TWO brothers have opened a farm shop on their sister's farm in West Somerset.

Gabriel and Fraser Purdey, 29 and 22 respectively, sell sustainable priced meat they claim beats supermarket prices from the outlet in Horner.

They also stock chocolate goodies and more than 75 flavours of ice cream.

The business took off last summer and proved a big hit with tourists.

The siblings have kept the shop open over the winter and have seen a growing local customer base, with people travelling from nearby and even as far away as Taunton.

Gabriel said: "Our new family business has large ambitions from our small beginnings.

"We started the business with just £3,000 last June and have grown it to a very good sized shop with a large range of products to choose from.

"All of our meat comes from carbon negative farms, not using any offsets in other countries, just clever farming methods.

"We all believe the future of food is local food with great provenance and this is what the farm shop is all about.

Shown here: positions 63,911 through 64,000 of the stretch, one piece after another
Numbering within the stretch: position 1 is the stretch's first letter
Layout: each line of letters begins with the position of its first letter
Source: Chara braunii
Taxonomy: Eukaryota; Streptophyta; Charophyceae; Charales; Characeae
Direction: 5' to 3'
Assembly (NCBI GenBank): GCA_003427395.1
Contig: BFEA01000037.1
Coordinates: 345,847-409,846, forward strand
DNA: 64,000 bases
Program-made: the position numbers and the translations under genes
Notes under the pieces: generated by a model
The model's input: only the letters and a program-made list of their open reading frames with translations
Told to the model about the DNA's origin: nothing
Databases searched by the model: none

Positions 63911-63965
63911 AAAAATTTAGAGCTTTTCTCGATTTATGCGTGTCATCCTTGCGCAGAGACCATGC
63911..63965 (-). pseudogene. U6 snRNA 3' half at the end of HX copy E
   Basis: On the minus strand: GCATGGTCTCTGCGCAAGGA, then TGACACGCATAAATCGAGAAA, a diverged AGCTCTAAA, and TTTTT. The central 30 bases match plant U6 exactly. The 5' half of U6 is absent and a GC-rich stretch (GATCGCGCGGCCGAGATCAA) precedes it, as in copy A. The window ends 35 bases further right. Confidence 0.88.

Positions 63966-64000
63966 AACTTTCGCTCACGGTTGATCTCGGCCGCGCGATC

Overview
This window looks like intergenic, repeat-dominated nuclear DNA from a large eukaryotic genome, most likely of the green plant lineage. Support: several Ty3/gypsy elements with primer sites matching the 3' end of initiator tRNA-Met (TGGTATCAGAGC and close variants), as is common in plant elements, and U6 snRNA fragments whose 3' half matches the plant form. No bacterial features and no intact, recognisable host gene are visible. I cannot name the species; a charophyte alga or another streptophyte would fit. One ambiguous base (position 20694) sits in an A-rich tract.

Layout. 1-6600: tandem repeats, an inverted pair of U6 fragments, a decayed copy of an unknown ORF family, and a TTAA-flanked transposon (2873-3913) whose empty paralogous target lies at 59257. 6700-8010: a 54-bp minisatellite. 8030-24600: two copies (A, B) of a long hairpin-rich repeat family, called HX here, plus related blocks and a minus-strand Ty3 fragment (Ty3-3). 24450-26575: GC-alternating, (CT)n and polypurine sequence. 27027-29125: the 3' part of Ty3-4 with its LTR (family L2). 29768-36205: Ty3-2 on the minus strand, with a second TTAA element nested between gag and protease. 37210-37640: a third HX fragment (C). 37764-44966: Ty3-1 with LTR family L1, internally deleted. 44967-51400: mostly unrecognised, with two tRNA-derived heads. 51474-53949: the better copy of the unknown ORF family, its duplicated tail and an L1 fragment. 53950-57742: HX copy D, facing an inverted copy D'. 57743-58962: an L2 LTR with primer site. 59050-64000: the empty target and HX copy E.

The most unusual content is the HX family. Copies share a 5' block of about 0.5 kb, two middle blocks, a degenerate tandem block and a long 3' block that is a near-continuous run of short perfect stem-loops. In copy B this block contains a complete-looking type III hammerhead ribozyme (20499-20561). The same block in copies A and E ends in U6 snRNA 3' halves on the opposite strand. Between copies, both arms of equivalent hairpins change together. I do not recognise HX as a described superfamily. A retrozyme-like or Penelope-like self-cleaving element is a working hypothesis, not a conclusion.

"However, unlike a lot of smaller business our meat is actually cheaper than a supermarkets meat, which is quite unique for green food with 100 per cent traceability.

"We stock a huge range of products from Somerset and Exmoor."

Sister and married mother-of-two Holly, 34, runs two farms, supplying beef and goat meat, as well as chicken eggs.

No pesticides, fertilisers or antibiotics are used on the farms.

"It's very much a family affair," said Gabriel.

"We put forward different ideas on how we approach the business, but at the end of the day we all agree.

"I have a background in chocolate and ice cream, whereas Fraser does the design work and the building and Holly is on the farm.

"It's a real community shop where local people can come in to buy some very sustainable meat.

"Our local customer base has really grown, which has been helped by extending the shop, building more shelving units and adding more products all the time.

"We attracted plenty of tourists last summer. We grew up in the area, so we're able to recommend where they can visit.

"But we didn't want to just be a seasonal business like many others in the Minehead area, which is why we decided to stop open in the winter."